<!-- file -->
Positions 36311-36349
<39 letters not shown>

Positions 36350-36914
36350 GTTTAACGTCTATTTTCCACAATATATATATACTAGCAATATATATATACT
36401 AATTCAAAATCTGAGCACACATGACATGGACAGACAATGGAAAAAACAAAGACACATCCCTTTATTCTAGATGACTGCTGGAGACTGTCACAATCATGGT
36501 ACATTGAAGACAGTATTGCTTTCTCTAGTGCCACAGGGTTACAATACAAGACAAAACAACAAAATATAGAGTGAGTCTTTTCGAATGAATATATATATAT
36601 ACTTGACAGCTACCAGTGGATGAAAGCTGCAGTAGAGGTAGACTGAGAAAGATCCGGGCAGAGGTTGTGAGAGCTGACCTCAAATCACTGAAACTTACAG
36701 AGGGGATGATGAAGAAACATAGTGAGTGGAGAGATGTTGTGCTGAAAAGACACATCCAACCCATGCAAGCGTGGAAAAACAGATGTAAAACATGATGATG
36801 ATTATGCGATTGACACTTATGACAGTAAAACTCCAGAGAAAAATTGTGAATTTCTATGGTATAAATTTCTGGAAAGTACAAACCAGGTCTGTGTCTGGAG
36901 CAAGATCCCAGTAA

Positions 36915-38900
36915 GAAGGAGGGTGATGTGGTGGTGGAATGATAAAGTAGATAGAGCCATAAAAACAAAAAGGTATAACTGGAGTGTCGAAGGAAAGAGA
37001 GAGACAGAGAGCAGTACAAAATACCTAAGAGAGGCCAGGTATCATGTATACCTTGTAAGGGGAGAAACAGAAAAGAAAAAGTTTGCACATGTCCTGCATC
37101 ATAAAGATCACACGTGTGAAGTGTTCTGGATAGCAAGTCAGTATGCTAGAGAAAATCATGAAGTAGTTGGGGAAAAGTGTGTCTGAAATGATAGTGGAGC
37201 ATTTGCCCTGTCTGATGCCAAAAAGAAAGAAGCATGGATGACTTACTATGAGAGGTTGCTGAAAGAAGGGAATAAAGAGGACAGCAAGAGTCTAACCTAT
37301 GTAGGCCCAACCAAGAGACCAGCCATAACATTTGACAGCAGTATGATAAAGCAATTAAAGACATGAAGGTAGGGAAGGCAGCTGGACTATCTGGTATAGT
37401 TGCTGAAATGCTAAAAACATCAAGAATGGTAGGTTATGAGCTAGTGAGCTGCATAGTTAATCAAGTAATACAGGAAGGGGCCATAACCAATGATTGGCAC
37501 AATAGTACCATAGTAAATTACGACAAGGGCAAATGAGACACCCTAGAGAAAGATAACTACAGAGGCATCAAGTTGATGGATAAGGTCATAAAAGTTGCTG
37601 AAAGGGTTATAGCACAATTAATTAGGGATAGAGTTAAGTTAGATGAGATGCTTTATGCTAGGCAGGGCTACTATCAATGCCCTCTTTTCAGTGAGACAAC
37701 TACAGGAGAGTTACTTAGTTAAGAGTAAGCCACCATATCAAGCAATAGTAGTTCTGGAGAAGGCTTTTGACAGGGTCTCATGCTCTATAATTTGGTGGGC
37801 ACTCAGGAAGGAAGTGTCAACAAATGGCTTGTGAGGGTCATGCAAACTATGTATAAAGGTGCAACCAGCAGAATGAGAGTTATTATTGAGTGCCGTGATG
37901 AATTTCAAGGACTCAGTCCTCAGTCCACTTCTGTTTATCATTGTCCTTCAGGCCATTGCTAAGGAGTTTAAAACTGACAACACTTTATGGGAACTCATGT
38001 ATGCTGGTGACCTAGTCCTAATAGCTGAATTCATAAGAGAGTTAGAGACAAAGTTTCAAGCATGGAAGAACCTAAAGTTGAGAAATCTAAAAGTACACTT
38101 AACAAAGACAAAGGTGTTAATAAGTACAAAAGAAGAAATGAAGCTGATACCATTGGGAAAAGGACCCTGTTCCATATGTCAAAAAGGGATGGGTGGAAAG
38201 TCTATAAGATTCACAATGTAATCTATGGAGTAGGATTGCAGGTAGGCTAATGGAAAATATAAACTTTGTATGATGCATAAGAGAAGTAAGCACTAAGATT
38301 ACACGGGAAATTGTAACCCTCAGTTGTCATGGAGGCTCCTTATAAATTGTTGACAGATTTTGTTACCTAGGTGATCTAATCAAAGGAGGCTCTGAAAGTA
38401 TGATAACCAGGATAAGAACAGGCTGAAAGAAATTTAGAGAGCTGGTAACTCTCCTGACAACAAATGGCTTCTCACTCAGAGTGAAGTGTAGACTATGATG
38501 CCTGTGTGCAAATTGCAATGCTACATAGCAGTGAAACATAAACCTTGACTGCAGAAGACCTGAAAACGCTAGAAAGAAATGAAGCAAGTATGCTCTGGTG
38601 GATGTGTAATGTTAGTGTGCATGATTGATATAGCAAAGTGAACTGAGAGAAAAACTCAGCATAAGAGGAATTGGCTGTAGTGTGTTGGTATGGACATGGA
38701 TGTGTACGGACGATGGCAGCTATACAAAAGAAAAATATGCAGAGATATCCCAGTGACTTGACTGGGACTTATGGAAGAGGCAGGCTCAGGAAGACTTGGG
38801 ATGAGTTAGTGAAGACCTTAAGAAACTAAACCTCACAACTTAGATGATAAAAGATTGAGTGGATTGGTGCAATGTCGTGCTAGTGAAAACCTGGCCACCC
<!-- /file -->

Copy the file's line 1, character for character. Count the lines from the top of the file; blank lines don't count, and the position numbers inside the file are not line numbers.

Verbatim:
Positions 36311-36349